School age is the perfect time for children to learn about healthy food, bodies and activity. This is the time they start a busy social life, have pocket money and begin to help choose their own lifestyle. Children of this age learn quickly and are also influenced by their friends and popular trends.
Children need a wide variety of foods for a well-balanced diet. The amount of physical activity they have in a day will be an important part of how much they need to eat. When children are busy and active, snacking is important to keep energy levels high. A healthy morning snack at recess and one after school are usually needed each day.
Breakfast is important
It is important to encourage breakfast. A good night’s sleep followed by food in the morning helps your child to stay active and concentrate at school. It also means your child is less likely to be too hungry during the morning and it can help with performance at school. Be a role model and let your child see you eat breakfast too. A bowl of cereal with milk and fresh or stewed fruit is a great starter for the whole family.
Many schools have a canteen that offers a range of food choices. Most schools follow government guidelines to encourage healthy food choices. The food your child chooses might be high in cost and energy, but low in nutrients sometimes. An alternative is a packed lunch from home, which is a great way for your child to learn about healthy food and to help with preparation.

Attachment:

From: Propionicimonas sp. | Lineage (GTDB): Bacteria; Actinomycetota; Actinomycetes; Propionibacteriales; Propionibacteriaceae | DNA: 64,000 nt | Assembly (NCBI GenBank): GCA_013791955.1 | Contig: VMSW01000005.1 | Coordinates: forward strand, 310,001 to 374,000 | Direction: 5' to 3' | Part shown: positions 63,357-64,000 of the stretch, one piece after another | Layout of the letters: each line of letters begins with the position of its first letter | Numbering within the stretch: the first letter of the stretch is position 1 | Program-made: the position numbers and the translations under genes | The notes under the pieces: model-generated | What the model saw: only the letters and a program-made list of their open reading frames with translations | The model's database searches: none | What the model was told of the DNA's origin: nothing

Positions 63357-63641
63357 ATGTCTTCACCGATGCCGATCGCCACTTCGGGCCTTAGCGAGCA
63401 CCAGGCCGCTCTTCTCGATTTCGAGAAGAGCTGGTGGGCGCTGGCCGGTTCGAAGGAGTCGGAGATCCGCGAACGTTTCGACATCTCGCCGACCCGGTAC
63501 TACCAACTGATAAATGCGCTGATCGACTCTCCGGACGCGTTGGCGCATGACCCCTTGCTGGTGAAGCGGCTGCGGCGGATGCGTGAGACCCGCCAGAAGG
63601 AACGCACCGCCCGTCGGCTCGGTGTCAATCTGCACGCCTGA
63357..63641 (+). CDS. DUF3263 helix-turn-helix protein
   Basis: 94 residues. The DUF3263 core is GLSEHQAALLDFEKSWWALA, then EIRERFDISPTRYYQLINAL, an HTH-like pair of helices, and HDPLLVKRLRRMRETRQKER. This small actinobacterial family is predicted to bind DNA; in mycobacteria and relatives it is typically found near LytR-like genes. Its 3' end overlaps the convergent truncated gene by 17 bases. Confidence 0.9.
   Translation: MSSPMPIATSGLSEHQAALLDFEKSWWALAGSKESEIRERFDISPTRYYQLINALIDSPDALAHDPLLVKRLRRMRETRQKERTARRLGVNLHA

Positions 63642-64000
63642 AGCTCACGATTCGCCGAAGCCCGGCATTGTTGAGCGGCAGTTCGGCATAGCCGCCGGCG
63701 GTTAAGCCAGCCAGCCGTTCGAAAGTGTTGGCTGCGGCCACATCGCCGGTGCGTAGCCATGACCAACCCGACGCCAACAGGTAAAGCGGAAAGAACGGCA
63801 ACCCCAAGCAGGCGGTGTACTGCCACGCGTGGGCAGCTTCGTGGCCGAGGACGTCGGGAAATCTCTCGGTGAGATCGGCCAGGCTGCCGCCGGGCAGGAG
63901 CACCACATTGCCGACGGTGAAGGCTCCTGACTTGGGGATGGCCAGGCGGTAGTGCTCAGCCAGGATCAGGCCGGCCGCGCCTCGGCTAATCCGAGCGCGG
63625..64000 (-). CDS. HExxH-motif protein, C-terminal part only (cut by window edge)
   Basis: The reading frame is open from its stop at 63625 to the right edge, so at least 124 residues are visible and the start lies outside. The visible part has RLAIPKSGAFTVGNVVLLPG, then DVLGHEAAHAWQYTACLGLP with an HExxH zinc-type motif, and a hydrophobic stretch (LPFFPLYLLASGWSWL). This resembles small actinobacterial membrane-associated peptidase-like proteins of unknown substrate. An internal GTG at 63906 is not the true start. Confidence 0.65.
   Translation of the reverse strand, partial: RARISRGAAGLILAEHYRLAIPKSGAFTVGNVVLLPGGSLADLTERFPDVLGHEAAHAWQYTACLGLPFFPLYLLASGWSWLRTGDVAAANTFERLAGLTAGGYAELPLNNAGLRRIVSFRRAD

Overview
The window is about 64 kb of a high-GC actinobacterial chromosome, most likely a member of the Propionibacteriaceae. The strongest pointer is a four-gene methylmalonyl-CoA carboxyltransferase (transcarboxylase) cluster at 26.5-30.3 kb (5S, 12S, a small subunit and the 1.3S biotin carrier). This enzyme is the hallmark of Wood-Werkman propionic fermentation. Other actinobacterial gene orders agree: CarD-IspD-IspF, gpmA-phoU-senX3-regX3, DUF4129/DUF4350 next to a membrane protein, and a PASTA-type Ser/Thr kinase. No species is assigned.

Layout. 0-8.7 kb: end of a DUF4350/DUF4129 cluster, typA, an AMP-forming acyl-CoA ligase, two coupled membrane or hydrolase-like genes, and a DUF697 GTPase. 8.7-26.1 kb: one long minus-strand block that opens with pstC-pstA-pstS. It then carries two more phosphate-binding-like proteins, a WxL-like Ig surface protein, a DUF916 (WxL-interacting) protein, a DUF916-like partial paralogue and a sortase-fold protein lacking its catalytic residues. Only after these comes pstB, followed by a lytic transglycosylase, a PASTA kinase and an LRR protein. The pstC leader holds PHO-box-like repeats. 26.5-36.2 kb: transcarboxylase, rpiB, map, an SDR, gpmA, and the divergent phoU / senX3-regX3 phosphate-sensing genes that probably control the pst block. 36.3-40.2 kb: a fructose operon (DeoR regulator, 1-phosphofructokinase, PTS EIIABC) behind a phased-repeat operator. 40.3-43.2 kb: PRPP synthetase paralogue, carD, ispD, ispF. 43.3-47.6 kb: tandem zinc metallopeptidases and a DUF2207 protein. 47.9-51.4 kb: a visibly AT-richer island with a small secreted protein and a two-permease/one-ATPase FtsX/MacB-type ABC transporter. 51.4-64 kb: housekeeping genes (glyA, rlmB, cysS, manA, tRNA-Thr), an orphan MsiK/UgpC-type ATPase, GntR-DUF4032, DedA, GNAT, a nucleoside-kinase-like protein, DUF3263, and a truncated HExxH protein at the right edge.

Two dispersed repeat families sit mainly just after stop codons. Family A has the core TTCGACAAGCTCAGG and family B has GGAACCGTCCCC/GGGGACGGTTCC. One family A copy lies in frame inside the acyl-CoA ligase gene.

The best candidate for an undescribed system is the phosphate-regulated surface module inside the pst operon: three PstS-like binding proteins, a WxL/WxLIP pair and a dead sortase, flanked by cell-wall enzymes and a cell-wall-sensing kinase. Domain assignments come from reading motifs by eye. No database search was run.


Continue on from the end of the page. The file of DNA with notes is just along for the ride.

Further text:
Lunch box suggestions include:
- Sandwiches or pita bread with cheese, lean meat, hummus and salad
- Cheese slices, crackers with spread, and fresh or dried fruits
- Washed and cut up raw vegetables or fresh fruits
- Frozen water bottle or tetra pack of milk, particularly in hot weather.
School lunches – foods to limit
Highly processed, sugary, fatty and salty foods should only make up a very small part of your child’s diet. Foods to limit in everyday school lunches include:
- Processed meats such as salami, ham, pressed chicken and Strasbourg
- Chips, sweet biscuits, and muesli bars and breakfast bars
- Fruit bars and fruit straps
- Cordials, juices and soft drinks.
Treats and peer pressure
Peer pressure to eat particular ‘trendy’ foods at this age is strong. Let your child eat these kinds of foods occasionally, such as at parties, special events or when the rest of the family enjoys them. It’s best to limit the amount of money children are given to spend at school or on the way home.
The occasional lolly, bag of chips or takeaway food doesn’t do any harm. If they are eaten too often, however, you might find that:
- Not enough nourishing foods are eaten.
- Children become overweight or obese.
- You’re spending a lot of money – it’s much cheaper to provide homemade snacks and lunches.
- You’re missing a chance to teach your child about healthy eating.
Children of this age may have swings in appetite depending on activity levels, so allow them to choose how much they need to eat while offering a wide variety of healthy foods. Some children only eat small amounts at the evening meal, so make sure that the afternoon snack is nutritious, not just high in energy.
Snack suggestions include:
- A sandwich with a glass of milk
- Cereal and fruit
- A bowl of soup and toast.